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Thursday, 28 October 2021
Page: 10291


Mr TAYLOR (HumeMinister for Industry, Energy and Emissions Reduction) (11:06): I move:

That this bill be now read a second time.

Today I introduce the Electoral Legislation Amendment (Assurance of Senate Counting) Bill 2021. This bill responds to recommendations from the Joint Standing Committee on Electoral Matters Report on the conduct of the 2016 federal election and matters related thereto and amends the Commonwealth Electoral Act 1918 to assure the security, accuracy and transparency of the computerised scrutiny of Senate votes.

The bill also makes technical amendments to streamline the process for counting Senate ballots in computerised scrutiny and to clarify the procedure for resolving ties between candidates.

Security assurance

This bill requires the Electoral Commissioner to arrange for a security risk assessment of the systems used for the computerised scrutiny of votes in a Senate election. The assessment must be conducted by an independent provider who is accredited by the Australian Signals Directorate.

The assessment must be conducted before a Senate election and following the assessment the Electoral Commissioner must publish a statement on the Australian Electoral Commission's website advising of its completion.

Ballot paper sampling

This bill further requires the Electoral Commissioner to assure the accuracy of the computerised scrutiny of Senate votes by arranging a statistically significant sample of ballot papers to be checked during course of the scrutiny at each counting centre. This will compare the electronic data captured by the computerised count with physical ballot papers.

The Electoral Commissioner must publish the methodology to be used for the ballot sampling process and the process used for reconciling preferences before the election as well as the outcomes of the sampling process after the election.

This ballot sampling process is not part of the scrutiny for the election. However, for transparency, scrutineers may inspect this process.

Right of scrutineers to access ballot papers

Candidate scrutineers play an important role in ensuring the transparency and integrity of Australia's electoral system. This bill grants scrutineers the right to request a physical ballot paper to be recalled during the computerised scrutiny of Senate votes in cases where the scrutineer makes a challenge that is unable to be resolved on the scanned computer image of the ballot paper. This will allow the challenge to be resolved on the original physical ballot paper.

Only an Australian electoral officer, a Commonwealth statutory office holder, may refuse a scrutineer's request. This request can be refused only if it would unreasonably delay the scrutiny of votes due to multiple instances of frivolous or vexatious behaviour on account of the scrutineer and where such behaviour could risk the return of the writs prior to the 1 July commencement of Senate terms. Counting votes and publishing information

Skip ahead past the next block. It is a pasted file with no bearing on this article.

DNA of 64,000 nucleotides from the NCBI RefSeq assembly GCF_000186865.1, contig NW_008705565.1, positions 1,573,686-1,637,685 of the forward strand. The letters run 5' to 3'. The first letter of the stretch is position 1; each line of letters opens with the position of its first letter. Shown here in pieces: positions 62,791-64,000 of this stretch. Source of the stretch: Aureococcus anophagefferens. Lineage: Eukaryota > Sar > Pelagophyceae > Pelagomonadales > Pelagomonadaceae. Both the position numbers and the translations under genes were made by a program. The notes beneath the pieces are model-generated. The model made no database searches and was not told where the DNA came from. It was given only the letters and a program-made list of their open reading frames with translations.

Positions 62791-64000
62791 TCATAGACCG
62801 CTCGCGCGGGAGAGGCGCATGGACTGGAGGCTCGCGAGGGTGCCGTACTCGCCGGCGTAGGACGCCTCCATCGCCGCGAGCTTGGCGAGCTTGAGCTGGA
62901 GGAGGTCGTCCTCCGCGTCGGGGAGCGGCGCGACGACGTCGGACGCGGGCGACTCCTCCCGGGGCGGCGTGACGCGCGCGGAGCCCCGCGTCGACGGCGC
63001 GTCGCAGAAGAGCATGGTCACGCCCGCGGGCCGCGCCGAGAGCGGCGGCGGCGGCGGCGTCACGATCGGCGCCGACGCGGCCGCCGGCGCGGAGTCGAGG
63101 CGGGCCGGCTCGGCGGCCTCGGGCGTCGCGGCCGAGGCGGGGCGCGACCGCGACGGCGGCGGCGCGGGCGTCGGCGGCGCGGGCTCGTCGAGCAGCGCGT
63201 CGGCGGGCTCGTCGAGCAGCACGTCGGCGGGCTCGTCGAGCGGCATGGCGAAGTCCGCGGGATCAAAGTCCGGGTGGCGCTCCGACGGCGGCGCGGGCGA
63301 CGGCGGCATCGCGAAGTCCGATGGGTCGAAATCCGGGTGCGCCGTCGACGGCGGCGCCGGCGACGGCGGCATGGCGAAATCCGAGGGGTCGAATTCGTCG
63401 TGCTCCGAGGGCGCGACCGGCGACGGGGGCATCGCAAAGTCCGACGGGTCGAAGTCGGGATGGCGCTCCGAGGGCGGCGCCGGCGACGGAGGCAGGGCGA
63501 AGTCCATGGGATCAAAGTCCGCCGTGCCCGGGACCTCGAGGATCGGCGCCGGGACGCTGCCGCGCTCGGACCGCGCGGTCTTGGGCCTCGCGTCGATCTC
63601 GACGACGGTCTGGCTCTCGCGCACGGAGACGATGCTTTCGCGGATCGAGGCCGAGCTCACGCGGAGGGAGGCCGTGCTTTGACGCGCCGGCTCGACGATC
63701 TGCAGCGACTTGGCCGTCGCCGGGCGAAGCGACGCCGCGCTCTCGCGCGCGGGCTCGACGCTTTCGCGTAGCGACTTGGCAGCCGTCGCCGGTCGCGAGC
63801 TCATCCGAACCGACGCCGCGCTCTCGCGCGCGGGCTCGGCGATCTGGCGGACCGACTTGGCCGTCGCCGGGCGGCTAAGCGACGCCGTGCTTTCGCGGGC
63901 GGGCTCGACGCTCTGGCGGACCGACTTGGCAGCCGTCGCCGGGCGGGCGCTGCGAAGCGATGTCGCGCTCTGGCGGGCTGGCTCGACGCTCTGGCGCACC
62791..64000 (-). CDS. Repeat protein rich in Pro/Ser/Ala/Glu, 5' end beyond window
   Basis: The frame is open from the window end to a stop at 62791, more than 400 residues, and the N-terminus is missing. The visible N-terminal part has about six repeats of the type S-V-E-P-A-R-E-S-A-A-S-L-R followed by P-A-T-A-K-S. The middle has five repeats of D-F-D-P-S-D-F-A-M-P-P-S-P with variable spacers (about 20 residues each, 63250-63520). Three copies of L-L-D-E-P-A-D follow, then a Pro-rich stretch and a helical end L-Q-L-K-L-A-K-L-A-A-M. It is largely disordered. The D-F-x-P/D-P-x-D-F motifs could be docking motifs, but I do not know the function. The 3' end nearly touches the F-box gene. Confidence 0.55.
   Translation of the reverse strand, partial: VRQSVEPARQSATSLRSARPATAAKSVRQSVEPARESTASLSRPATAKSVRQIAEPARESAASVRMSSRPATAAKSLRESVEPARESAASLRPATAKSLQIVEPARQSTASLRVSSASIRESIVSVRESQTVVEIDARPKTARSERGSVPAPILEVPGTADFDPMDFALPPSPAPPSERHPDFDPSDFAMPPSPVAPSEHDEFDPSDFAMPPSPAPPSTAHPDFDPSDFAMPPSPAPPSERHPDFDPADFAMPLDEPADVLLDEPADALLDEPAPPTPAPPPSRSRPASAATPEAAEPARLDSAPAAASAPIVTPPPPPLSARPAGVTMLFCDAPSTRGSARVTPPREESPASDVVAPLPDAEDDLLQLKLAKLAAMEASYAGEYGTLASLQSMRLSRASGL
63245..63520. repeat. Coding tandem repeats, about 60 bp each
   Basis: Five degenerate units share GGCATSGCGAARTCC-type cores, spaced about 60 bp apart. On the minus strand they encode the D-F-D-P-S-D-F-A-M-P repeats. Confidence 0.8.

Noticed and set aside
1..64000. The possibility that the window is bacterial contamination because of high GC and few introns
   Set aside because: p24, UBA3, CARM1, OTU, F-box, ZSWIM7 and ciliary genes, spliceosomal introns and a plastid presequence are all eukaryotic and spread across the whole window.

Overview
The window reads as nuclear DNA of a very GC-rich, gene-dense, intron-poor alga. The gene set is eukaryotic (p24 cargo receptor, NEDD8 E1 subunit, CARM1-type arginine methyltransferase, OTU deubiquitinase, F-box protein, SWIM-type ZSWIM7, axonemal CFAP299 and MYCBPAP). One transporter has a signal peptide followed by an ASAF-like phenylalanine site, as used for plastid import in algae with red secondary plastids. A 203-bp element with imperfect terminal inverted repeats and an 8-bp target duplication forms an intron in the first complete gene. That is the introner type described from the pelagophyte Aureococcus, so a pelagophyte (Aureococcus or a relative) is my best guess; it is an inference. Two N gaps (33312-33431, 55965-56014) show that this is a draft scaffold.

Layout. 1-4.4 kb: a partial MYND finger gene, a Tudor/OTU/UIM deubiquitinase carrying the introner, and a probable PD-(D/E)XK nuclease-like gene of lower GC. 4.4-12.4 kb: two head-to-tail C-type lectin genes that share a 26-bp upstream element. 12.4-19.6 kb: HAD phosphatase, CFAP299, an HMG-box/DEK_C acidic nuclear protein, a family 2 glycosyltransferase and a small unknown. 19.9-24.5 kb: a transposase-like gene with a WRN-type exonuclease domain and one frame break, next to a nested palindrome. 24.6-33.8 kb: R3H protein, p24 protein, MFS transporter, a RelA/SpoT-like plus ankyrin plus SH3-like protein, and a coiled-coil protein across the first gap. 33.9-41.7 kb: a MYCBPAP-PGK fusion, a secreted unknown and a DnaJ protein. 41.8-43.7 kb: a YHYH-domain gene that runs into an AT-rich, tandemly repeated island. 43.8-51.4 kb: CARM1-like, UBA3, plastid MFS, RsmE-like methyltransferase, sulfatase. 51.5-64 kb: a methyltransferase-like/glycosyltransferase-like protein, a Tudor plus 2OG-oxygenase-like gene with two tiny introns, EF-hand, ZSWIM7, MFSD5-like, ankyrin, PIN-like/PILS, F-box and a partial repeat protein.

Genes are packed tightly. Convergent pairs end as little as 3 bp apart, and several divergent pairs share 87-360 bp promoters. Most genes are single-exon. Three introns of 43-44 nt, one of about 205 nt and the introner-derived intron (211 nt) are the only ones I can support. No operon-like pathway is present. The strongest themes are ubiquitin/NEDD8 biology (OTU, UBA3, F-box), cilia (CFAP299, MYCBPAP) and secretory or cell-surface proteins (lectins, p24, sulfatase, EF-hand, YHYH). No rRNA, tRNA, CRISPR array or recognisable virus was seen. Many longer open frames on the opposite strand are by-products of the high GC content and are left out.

The bill also makes a technical amendment to how ties between continuing candidates in a Senate election are resolved. This is to address any unintended results that may occur in the rare case of a tie between three or more candidates. It also ensures that in instances where two or more candidates are in an unbreakable tie during the count, that the exclusions are determined 'by lot', as occurs in the House of Representatives.

The bill further amends the act to clarify that the 'bulk exclusion' process is not required to be used in the computerised scrutiny process. The 'bulk exclusion' process simplifies the manual counting of Senate ballot papers, but is unnecessary in a computerised count.

To support transparency and public confidence in electoral outcomes, the bill requires the Electoral Commissioner to publish detailed data on votes and preferences in a Senate election within seven days after the return of the writs.

Accuracy assurance

This bill also requires, the Electoral Commissioner to arrange for an independent accuracy assessment of the counting software used in the computerised scrutiny of Senate votes.

This highly technical assessment is to provide the public with confidence that the software used distributes preferences and counts votes in accordance with the processes set out in the Electoral Act.

The Electoral Commissioner must publish a statement on the Australian Electoral Commission's website advising the software accuracy assessment has been completed, and to advise whether the accuracy of the software has been assured to the appropriate standard.

No more than seven days before the election, the Electoral Commissioner must publicly verify that the software to be used in the computerised Senate scrutiny is the assured version, and must further advise of any variations to the software within seven days of the return of the writ.

Conclusion

This bill demonstrates the government's commitment to supporting voter confidence in election processes and the legitimacy of election results, which is essential to the integrity of Australia's democracy.

I commend the bill to the House.

Debate adjourned.